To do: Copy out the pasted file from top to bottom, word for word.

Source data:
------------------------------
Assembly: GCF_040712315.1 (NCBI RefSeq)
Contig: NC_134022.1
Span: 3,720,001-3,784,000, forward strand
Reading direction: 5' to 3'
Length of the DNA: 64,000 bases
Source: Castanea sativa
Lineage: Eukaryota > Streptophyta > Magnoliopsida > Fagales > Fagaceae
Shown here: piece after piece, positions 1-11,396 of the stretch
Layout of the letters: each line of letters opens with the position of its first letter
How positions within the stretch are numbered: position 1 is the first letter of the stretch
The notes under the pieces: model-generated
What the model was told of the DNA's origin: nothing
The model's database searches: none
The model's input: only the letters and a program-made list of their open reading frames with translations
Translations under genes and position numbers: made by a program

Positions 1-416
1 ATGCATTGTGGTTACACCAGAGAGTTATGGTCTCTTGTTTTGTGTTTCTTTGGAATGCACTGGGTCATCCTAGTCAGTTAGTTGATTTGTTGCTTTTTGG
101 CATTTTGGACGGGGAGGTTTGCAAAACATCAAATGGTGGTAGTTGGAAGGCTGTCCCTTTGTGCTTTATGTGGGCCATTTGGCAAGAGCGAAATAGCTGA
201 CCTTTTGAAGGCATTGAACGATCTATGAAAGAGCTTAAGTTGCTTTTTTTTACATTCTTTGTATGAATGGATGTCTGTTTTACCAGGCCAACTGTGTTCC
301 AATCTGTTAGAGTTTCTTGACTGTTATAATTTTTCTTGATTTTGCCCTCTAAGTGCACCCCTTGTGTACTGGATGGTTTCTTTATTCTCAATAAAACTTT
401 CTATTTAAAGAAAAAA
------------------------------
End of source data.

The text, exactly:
Assembly: GCF_040712315.1 (NCBI RefSeq)
Contig: NC_134022.1
Span: 3,720,001-3,784,000, forward strand
Reading direction: 5' to 3'
Length of the DNA: 64,000 bases
Source: Castanea sativa
Lineage: Eukaryota > Streptophyta > Magnoliopsida > Fagales > Fagaceae
Shown here: piece after piece, positions 1-11,396 of the stretch
Layout of the letters: each line of letters opens with the position of its first letter
How positions within the stretch are numbered: position 1 is the first letter of the stretch
The notes under the pieces: model-generated
What the model was told of the DNA's origin: nothing
The model's database searches: none
The model's input: only the letters and a program-made list of their open reading frames with translations
Translations under genes and position numbers: made by a program

Positions 1-416
1 ATGCATTGTGGTTACACCAGAGAGTTATGGTCTCTTGTTTTGTGTTTCTTTGGAATGCACTGGGTCATCCTAGTCAGTTAGTTGATTTGTTGCTTTTTGG
101 CATTTTGGACGGGGAGGTTTGCAAAACATCAAATGGTGGTAGTTGGAAGGCTGTCCCTTTGTGCTTTATGTGGGCCATTTGGCAAGAGCGAAATAGCTGA
201 CCTTTTGAAGGCATTGAACGATCTATGAAAGAGCTTAAGTTGCTTTTTTTTACATTCTTTGTATGAATGGATGTCTGTTTTACCAGGCCAACTGTGTTCC
301 AATCTGTTAGAGTTTCTTGACTGTTATAATTTTTCTTGATTTTGCCCTCTAAGTGCACCCCTTGTGTACTGGATGGTTTCTTTATTCTCAATAAAACTTT
401 CTATTTAAAGAAAAAA